“We believe science is rational. But, like the church it once fought, it has its own established power structures and its own politics to defend. Has it become the new church, with beliefs tended by the faithful and heretics excluded from publication?”
That’s how the Institute of Art and Ideas introduces an interview with me, titled “Science: Power and Politics.” The IAI is a British non-profit engaged, it says, “in changing the current cultural landscape through the pursuit and promotion of big ideas, boundary-pushing thinkers and challenging debates.” Count me in!
A year ago I participated in an IAI festival, HowTheLightGetsIn, where I debated big data and particle physics and hung out with biologist Rupert Sheldrake and cosmologist George Ellis. The IAI recently called me to chat about conflicts and convergences between science and religion, which I explored in my books The End of Science and Rational Mysticism. Below are excerpts from the transcript.
IAI: You’ve mentioned that science is an incredibly powerful tool. Could you elaborate on where it is that science gets its power from? Is it simply because it’s so instrumentally valuable, or does science really show us how the universe works, how things really are out there?
Horgan: I am not a postmodernist. Some of my best friends are postmodernists – I’m not, I’m what some of my postmodern friends would call a naïve realist. To me it is crushingly obvious that science has revealed deep truths about nature, about the universe, embodied in theories such as the Big Bang theory and general relativity and quantum mechanics and evolutionary theory and DNA-based genetics. Science has helped us create this map of the entire universe and the history of the universe and of life on earth that is extraordinarily powerful. The power of these theories is demonstrated by all their applications that have transformed our world.
I’ve been involved in many debates about the relationship between science and religion, including recently with British mathematician and Christian John Lennox. Some religious people say that science is just another faith, but that’s bullshit. There is nothing in the realm of religion and religious faith that comes close to nuclear weapons or the internal combustion engine or GPS receivers. These technologies are based on scientific principles and are demonstrations of the power of science. But then you get to some of the deepest questions of the universe, like where the universe came from in the first place and how life began. That’s a different matter.
Recently there has been some overreaching by scientists who have arrogantly suggested that they’ve figured out the mystery of the universe, and there are no significant problems left. Lawrence Krauss made this ridiculous claim in a recent book, Richard Dawkins has also claimed that physics has solved the mystery of where the universe came from in the first place. That is a problem of scientific overreaching and arrogance, but that does not negate the accomplishments of science, which are enormous and very real.
IAI: Do you think there are more things in common between science and religion than we usually recognise, or do you think we should keep them completely distinct?
Horgan: I wrote a whole book called Rational Mysticism trying to figure out whether there’s any common ground between spirituality or mysticism and a rational scientific outlook. The only compatibility I could find is in terms of the improbability of the universe. Religion stems from an intuition about the universe as being miraculous, as being so improbable that it had to have been created from some sort of intelligence. Science has also shown that our reality is almost infinitely improbable. From the origin of the universe and life to the emergence of conscious complex intelligent life like humans: at each one of those stages the odds seem almost infinitely against it.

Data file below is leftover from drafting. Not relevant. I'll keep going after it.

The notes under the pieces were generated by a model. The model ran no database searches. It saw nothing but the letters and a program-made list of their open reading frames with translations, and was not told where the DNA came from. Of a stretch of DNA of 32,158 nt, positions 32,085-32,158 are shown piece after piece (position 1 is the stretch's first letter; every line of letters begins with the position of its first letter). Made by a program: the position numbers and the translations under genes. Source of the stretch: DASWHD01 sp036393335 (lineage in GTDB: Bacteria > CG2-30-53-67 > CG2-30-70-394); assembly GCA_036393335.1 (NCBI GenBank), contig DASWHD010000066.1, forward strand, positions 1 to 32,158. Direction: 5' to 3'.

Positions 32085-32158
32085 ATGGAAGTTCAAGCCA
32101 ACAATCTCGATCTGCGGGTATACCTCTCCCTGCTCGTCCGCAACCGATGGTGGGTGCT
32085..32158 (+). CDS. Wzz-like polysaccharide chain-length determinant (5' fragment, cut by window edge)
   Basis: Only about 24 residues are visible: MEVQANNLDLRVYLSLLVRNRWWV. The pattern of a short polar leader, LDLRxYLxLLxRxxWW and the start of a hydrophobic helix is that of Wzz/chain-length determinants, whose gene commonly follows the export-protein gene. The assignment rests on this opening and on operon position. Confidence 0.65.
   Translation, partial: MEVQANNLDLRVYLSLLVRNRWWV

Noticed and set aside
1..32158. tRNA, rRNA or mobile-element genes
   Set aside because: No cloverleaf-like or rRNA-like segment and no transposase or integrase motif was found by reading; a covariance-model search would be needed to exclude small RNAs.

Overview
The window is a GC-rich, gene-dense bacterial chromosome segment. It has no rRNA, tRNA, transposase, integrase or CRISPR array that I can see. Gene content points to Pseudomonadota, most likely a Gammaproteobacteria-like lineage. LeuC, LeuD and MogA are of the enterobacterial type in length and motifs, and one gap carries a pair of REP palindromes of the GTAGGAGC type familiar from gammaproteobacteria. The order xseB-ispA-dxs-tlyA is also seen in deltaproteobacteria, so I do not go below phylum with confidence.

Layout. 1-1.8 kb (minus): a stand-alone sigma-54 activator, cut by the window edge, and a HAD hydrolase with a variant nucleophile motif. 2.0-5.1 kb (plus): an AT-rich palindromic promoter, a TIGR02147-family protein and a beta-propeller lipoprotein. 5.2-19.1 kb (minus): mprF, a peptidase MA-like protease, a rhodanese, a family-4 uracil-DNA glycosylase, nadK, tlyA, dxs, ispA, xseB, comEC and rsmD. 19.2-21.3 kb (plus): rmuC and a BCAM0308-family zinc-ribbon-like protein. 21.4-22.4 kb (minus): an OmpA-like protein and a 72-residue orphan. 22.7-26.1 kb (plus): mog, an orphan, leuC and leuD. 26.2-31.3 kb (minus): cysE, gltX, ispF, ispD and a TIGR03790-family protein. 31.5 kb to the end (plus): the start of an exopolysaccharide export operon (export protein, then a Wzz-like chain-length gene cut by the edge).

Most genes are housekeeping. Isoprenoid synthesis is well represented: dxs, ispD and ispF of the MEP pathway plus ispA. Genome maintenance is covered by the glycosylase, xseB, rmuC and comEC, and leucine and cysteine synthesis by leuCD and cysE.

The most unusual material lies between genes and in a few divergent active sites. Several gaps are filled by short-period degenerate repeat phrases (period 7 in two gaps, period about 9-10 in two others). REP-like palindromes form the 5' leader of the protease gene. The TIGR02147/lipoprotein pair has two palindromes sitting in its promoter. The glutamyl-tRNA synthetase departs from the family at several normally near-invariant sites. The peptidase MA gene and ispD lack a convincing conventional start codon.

Other than that, science and religion are very far apart. Science has given us the chilling insight that is that we’re extraordinarily lucky to be alive, we’re here through chance, and we could disappear randomly at any moment, either through something we do to ourselves, or because an asteroid destroys the world or whatever it may be. That contradicts the fundamental assumption of all religions, which is that this whole universe is a stage for this crazy adventure that humans are on. That to me is where the two worldviews really diverge.
IAI: Today religion seems to be on the rise, perhaps filling a role that science cannot. Should we be relying on science more and accepting that we can’t answer these big questions, or do we need something else to fill that void?
Horgan: In my debate with John Lennox he claimed you cannot have ultimate hope for humanity without religion, without believing in God. I rejected that: I’m very optimistic about the future, I have children, I believe that their lives are going to be better than my life, and that they’re going to see some extraordinarily positive changes in the future. My last book was The End of War, where I predict militarism and warfare will fade away. It’s a tough message to get across, but there are good reasons to believe that could happen. There’s been great progress in combating disease and poverty and tyranny and the arc of human progress is in the right direction. I see this as the culmination of the Enlightenment. There’ve been some key figures in our moral progress like Gandhi or Martin Luther King who are religious figures, but for this kind of moral progress we don’t need religion. Religion can impede us in various ways – we can see that in the world today. So I don’t think that we need to abolish religion to make the world a better place, but I do think that the world can keep getting better without religion.
Read my full interview with the IAI here.